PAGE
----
Dorianne Laux’s award winning books, Facts about the Moon and The Book of Men, are available from W.W. Norton. Her poems have been translated into French, Italian, Spanish, Korean, Romanian, Dutch, Afrikkans and Brazilian Portuguese. Her New and Selected, Only As The Day Is Long is forthcoming in January 2019 from W.W. Norton. She teaches poetry at North Carolina State University and is founding faculty at Pacific University’s Low Residency MFA Program.
Please visit: doriannelaux.net
Since the beginning, salt.
Seawater we climbed out of, what
would later fall from our eyes
when we saw the yellow bells
of Datura, confusion of moonflowers
slung over our shoulders
as we roamed the new earth.
The beaten roads to the mines
we pulled it from in wooden carts,
crystalline in sun, shipped
on the flanks of barges across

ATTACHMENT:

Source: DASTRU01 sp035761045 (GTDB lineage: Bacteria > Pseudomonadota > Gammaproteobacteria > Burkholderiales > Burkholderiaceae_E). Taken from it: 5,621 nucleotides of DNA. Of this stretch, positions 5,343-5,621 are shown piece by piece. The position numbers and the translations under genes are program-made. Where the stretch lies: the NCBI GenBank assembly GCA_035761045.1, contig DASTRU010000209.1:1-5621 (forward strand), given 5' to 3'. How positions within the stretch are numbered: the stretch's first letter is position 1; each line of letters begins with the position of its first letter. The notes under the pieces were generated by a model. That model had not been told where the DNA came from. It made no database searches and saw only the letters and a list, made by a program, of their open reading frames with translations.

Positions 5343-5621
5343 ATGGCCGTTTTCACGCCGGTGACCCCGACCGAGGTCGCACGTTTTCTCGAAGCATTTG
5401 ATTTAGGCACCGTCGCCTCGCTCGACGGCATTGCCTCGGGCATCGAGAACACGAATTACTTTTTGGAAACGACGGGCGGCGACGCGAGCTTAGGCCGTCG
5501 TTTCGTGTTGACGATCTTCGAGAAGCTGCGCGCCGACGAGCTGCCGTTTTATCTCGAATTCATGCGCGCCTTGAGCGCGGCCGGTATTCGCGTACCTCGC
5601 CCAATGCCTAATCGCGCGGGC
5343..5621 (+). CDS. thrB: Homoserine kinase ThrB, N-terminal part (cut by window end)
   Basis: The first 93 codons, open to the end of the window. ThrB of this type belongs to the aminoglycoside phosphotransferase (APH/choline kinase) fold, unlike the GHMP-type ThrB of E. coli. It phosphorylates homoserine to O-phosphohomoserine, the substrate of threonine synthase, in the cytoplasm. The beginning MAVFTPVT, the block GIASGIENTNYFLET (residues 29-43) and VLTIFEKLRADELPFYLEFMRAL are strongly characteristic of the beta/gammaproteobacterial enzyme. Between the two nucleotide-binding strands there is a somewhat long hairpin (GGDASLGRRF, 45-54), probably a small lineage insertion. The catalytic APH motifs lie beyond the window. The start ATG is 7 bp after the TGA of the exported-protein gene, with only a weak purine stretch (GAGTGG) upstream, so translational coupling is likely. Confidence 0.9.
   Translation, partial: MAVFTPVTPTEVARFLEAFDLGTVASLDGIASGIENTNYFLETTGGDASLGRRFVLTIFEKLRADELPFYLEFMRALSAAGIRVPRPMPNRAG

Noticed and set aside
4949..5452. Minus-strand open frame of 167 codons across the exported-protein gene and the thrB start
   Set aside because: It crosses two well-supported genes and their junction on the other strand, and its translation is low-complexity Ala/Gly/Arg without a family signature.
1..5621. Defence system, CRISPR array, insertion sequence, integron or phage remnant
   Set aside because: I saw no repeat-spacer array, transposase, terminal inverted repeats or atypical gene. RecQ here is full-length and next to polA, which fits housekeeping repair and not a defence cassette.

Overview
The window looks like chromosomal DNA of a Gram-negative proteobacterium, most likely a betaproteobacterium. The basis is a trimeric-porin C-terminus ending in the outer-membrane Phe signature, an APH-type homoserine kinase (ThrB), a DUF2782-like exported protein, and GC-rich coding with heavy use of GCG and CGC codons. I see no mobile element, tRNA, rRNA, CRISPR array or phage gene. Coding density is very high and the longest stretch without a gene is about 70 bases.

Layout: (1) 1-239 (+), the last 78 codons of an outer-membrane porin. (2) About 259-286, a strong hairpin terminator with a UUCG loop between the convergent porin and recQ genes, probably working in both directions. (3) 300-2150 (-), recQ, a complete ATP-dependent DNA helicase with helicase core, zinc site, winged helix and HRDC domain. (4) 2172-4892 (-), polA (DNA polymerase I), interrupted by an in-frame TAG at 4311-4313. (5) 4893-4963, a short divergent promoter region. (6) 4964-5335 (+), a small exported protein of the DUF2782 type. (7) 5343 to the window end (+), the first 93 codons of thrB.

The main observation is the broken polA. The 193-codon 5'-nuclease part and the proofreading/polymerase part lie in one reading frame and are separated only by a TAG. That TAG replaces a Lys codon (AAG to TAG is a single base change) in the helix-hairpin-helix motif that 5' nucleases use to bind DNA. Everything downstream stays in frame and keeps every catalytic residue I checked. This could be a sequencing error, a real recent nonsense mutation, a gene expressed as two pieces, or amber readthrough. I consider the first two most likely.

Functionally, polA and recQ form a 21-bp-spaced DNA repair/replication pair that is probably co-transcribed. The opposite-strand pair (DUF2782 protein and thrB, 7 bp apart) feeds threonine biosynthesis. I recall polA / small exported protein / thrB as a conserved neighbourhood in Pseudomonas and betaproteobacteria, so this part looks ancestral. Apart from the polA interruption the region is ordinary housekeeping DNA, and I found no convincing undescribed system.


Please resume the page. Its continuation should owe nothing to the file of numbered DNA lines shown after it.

the blue Mediterranean, the answer
to preserving food, tanning hides,
bleaching pulp, 14,000 uses
for the fine grains we pinch
into the pot, how much, how little
depends on the tongue, jewels
of salt sewn into the hems
of winter coats, strewn
on icy streets. The Salton Sea
stretching through the Imperial Valley,
the nothing of the Colorado Desert.
Table salt, rock salt, kosher salt,
Himalayan Pink, Celtic Sea,
Fleur de sel hand-harvested
from the tidal pools of France.
Flake salt, black and red Hawaiian salt,
smoked salt, pickling salt,
the potato chip and the lowly pretzel,
bread crust, cold cuts, nuts, the beads
of sweat we lick from our upper lip,
rub between our damp, nervous
palms, and in the end poured in rings
around the dead to keep
insects from feasting on our flesh.
Poetry in this post: © Dorianne Laux
Published with the permission of Dorianne Laux